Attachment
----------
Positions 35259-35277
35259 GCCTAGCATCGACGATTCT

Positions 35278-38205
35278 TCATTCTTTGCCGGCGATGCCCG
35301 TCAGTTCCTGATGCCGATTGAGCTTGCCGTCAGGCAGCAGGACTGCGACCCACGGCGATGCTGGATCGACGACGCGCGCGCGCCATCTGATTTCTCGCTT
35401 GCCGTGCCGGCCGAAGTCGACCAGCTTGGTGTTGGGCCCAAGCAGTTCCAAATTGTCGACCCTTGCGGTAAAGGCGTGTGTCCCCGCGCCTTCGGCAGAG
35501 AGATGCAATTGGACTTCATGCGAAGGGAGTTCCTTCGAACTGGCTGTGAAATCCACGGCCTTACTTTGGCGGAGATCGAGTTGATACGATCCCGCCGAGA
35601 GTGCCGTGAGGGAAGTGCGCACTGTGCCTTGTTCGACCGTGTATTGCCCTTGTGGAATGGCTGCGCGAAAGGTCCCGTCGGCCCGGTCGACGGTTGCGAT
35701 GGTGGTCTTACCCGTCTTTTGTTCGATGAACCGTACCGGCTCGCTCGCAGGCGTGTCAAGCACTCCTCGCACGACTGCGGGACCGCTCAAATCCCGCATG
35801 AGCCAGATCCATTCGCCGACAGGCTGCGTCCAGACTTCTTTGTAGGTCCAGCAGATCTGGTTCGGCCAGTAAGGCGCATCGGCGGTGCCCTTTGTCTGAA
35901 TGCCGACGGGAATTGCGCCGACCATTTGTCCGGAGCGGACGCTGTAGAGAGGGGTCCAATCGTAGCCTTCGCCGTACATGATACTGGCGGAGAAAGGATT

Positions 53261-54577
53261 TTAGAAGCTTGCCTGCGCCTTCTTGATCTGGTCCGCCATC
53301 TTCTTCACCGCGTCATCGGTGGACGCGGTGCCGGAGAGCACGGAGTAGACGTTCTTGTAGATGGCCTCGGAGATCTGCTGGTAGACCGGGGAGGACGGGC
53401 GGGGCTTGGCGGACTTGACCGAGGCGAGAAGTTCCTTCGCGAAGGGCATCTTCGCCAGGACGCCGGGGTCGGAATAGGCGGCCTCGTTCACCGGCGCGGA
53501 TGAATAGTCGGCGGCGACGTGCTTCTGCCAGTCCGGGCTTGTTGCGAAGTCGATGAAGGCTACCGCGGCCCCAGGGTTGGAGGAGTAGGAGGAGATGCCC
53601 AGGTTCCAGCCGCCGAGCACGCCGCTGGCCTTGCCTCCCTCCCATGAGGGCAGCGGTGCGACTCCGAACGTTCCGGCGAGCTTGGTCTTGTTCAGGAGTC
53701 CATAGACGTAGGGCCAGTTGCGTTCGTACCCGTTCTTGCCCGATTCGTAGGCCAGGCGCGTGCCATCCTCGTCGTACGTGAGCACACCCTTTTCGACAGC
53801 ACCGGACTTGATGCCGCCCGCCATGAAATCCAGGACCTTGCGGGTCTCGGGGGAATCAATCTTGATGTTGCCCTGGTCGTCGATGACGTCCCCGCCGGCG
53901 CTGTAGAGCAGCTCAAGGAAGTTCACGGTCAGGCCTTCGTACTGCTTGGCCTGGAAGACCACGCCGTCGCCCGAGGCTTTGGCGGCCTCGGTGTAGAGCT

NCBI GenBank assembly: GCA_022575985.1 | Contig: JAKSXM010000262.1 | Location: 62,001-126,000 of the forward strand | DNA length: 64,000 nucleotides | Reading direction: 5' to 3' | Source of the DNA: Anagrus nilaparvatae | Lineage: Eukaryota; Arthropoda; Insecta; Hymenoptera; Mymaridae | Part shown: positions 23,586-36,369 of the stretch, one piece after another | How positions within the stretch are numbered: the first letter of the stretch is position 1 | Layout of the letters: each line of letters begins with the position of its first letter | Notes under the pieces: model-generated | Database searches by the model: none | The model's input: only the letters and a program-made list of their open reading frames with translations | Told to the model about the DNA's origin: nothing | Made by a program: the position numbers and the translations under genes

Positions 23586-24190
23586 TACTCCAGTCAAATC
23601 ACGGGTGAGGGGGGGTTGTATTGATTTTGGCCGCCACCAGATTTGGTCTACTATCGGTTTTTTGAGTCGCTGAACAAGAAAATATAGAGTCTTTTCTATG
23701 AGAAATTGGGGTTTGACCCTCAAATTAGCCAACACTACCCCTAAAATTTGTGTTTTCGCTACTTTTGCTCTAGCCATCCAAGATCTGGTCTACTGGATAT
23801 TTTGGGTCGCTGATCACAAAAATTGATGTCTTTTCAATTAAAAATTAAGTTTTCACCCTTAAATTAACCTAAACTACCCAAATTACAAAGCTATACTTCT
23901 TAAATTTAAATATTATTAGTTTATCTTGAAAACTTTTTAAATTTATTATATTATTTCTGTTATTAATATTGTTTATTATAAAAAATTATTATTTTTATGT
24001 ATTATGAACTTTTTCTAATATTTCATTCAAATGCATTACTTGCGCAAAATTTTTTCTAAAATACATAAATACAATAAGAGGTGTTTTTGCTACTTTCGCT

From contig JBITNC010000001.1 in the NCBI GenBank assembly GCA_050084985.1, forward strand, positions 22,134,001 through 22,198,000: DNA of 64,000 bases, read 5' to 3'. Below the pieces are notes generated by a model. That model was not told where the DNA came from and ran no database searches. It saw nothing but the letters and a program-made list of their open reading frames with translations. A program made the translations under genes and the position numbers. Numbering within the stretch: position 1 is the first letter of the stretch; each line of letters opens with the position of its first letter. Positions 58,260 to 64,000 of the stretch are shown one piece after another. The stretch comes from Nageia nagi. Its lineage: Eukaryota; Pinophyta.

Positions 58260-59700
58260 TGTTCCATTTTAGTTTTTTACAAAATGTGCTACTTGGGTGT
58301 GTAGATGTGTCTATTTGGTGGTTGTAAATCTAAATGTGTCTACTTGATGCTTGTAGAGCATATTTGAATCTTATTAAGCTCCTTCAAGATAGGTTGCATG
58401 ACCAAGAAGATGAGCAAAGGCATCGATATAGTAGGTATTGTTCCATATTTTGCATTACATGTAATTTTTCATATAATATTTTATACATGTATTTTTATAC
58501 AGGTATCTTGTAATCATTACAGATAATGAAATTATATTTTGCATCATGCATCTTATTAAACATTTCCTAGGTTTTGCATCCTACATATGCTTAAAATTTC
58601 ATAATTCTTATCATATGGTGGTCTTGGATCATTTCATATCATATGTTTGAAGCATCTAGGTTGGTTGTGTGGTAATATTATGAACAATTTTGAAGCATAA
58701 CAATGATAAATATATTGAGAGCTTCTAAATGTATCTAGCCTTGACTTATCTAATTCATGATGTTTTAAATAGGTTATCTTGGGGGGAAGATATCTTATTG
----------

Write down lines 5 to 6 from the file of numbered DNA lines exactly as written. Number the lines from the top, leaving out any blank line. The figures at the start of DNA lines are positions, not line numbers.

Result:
35301 TCAGTTCCTGATGCCGATTGAGCTTGCCGTCAGGCAGCAGGACTGCGACCCACGGCGATGCTGGATCGACGACGCGCGCGCGCCATCTGATTTCTCGCTT
35401 GCCGTGCCGGCCGAAGTCGACCAGCTTGGTGTTGGGCCCAAGCAGTTCCAAATTGTCGACCCTTGCGGTAAAGGCGTGTGTCCCCGCGCCTTCGGCAGAG